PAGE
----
Building a Culture of and Capacity for Environmental Education Evaluation
With generous support from the Pisces Foundation, this work is centered on increasing the capacity of the field of EE to produce and use quality evaluation, that culturally responsive and equitable (CREE) evaluation. This project, named eeVAL, started in 2018 and the project team has grown immensely over the last few years. Recently, we received a new round of funding from the Pisces Foundation, and the next phase of the project will be led by Kathryn Stevenson at NCSU. Charlotte and her lab will continue to partner on many aspects of eeVAL with the team. To learn more about evaluation in EE, visit evaluation.naaee.org (a direct output of this work). If you are interested in being a part of this project, perhaps you are an organization who has used CREE or wants to, email Charlotte at email@example.com.
If interested in learning more about evaluation, here is a list of suggested readings.
NAAEE eeRESEARCH Library
The eeRESEARCH Library was developed as a joint project of the Children & Nature Network and the North American Association for Environmental Education to provide a platform for accessing research related to environmental education and connecting children and nature. From 2017-2022, the Clark EE Lab has assisted with the planning and development of this database and helped write summaries of peer-reviewed literature and research blogs. View the People page to learn about the many Summary Writers who have been a part of the project.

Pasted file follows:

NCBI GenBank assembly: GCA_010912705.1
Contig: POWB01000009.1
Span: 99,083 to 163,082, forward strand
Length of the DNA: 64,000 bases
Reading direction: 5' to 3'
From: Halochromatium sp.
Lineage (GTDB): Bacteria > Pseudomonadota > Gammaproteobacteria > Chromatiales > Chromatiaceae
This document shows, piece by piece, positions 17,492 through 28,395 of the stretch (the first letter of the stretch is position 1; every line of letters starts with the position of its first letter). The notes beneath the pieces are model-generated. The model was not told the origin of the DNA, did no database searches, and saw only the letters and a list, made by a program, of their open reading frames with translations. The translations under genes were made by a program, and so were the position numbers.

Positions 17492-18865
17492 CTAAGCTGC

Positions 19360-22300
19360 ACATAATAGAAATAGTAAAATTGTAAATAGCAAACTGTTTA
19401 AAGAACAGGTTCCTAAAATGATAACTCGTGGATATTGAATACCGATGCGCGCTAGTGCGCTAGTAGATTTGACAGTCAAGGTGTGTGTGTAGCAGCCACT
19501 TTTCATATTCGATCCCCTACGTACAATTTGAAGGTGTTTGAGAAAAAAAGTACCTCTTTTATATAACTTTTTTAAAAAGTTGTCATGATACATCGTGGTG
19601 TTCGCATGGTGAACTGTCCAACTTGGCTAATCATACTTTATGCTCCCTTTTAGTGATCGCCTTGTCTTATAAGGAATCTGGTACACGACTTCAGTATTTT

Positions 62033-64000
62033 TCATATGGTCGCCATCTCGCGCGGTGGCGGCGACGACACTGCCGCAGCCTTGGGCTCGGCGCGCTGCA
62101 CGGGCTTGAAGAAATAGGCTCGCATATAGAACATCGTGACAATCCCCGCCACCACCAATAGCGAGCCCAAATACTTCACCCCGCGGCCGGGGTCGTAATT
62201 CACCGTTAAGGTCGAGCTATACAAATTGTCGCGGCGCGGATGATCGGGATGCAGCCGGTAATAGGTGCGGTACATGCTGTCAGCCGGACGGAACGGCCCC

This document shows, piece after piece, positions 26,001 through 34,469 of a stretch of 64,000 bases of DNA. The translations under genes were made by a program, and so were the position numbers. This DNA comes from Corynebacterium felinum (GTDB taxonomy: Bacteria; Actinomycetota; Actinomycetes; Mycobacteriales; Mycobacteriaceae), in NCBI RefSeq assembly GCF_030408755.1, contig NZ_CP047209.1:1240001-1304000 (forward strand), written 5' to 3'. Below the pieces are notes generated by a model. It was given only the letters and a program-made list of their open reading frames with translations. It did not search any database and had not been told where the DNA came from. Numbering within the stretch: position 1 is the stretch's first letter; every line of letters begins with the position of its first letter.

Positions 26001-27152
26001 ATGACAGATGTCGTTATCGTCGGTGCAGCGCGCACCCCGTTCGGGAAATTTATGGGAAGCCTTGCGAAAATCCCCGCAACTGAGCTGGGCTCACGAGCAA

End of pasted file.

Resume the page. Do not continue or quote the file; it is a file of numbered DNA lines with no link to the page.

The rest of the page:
Duke Environmental and Sustainability Education (DESE) Working Group
DESE is an association of faculty, staff, and students involved in environmental education or sustainability education at Duke. This group meets periodically to make cross-program connections and exchange ideas. For more information, visit the DESE website.
Celebrating Diverse Scholars
Consider your “Academic Family Tree” – who were your mentors? Who have you collaborated with? Who have they collaborated with? And look at them – are various identities represented in that tree? Diversity in who we learn from, as seen by who we cite in our work, is incredibly important as it influences research questions, methods, outcomes, and more. This work, which started as a semester long course in Spring 2021, was inspired by Dr. Katie Martin at NC State. We are working on new ways to present this information to graduate students at Duke. Learn more about this work at the Celebrating Diverse Scholars Duke site.
Duke Superfund Research Center – Research Translation Core
Charlotte is the Director of the Research Translation Core at Duke’s Superfund Research Center. For more information, visit the SRC RTC website.